[1] 1 Corinthians 11:18, 21

[2] 1 Corinthians 11:17

[3] 1 Corinthians 11:20, 27-29

[4] “Before the Passover celebration… Jesus got up from the table, took off his rove, wrapped a towel around his waist, and poured water into a basin.  Then he began to wash the disciples’ feet and to wipe them with the towel he had around him.” John 13:1, 4-5 (NLT) 

[5] Luke 19:1-10

[6] Mark 2:15

[7] Luke 7:36-50; 1 Corinthians 11:32

[8] Mark 2:13-17

[9] Vander Zee, 141.

[10]             Clapp, Rodney, A Peculiar People: The Church as Culture in a Post-Christian Society (Downers Grove, IL: InterVarsity Press, 1996), 108.

[11] 1 Corinthians 11:25 (NLT)

[12] 1 Corinthians 11:31

[13] Paul instructs the Corinthians to wait for each other rather than arriving early and gorging on the meal and becoming drunk on the beverage.  1 Corinthians 11:33

[14] Vander Zee, 43.

[15] 1 Corinthians 12:20

[16]             Peterson, Eugene and Marva Dawn, The Unnecessary Pastor: Rediscovering the Call (Grand Rapids, MI: 2000), 219.

Ken Castor

Ken Castor is a husband, dad, pastor, writer and teacher. He serves as a professor at Crown College, Minnesota, where he equips students to pursue Jesus-Centered Faith and Next Generation Ministry. For 20+ years he's focused on equipping the next generations in places like the U.S., Canada, and Northern Ireland. He's the author of Grow Down (Simply Youth Ministry, 2014), Make a Difference (Broadstreet, 2016), the Blue-Letters Editor of the Jesus-Centered Bible (Group, 2015) and numerous other articles and Bible Study guides. But, whenever possible, he gets down on the floor and builds Lego with his kids. Connect with him @kencastor.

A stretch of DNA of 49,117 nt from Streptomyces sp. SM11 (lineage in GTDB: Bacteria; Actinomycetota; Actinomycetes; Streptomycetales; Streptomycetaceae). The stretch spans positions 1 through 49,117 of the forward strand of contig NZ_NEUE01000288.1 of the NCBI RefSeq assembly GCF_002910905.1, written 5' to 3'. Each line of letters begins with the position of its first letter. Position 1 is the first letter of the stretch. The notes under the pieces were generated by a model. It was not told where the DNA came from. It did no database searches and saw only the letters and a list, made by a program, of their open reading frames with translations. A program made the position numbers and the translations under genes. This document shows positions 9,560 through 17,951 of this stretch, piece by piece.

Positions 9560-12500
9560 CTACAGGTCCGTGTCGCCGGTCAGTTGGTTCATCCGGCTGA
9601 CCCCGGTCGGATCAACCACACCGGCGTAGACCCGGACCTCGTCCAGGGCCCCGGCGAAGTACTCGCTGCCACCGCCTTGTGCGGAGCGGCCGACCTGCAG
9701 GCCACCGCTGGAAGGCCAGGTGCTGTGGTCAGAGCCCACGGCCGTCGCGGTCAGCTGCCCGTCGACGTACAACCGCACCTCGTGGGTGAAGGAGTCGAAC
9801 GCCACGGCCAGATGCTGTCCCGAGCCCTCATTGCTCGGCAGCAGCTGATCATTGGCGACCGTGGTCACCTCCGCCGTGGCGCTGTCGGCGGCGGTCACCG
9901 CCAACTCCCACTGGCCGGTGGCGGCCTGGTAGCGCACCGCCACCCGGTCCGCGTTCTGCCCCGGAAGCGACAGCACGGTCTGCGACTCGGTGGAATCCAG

4 thoughts on “Re: communion 7/9

  1. Hey Paul, check out Eleanor Krieder’s book, Communion Shapes Character. She gives a good overview of the progression, or digression in many cases, of the practice of communion through the Western church history. She’s got an angle that I don’t always agree, but this work is definately useful and thought provoking. And as for helping people who don’t yet know Jesus encounter him through the Lord’s Supper… hmmmm… that’s a great question…Any thoughts out there?

    Like

  2. Convicting questions, James. Your observation is precisely what the disciples experienced following the Lord’s Supper. I’m curious about how a re:newed practice of Communion that encourages persistent community rather than isolation might increase accountability and support among believers after our shared meal. I’m encouraged by the example of the first church at the end of Acts 2… Peter and the other sleeping, denying disciples would have had a lot of perspective to offer that group of thousands about what happens after the Communal meal, eh.

    Like

  3. So what happens after communion? After we have come together as a body in unity and shared in the communion meal? Do we just walk away in our separate directions and go on with our lives? Do we fall asleep unable to stand with one another in the hour of temptation, do we run away, do we deny our Lord when He acts in ways we do not understand?

    Like

  4. wow ken, this is inspiring…and convicting!
    Is there a difference between eating an everyday meal and what was the passover meal now re:newed by Jesus? I like the “open table” perspective in that Jesus ate with sinners and saints alike, so how did communion become something in our churches where “if you have not yet come to the place where Jesus is your savior and lord, then please let these elements pass by…”?
    I agree that hypocrisy and unbalanced communion practice (leaving out the whole issue of reconciliation with each other and thoughtful preparation before hand) are evident, and that Christ’s love is for all, so how do we help people who do not yet know Jesus encounter him through the Lord’s Supper?

    Like

Leave a Reply

Fill in your details below or click an icon to log in:

WordPress.com Logo

You are commenting using your WordPress.com account. Log Out / Change )

Twitter picture

You are commenting using your Twitter account. Log Out / Change )

Facebook photo

You are commenting using your Facebook account. Log Out / Change )

Google+ photo

You are commenting using your Google+ account. Log Out / Change )

Connecting to %s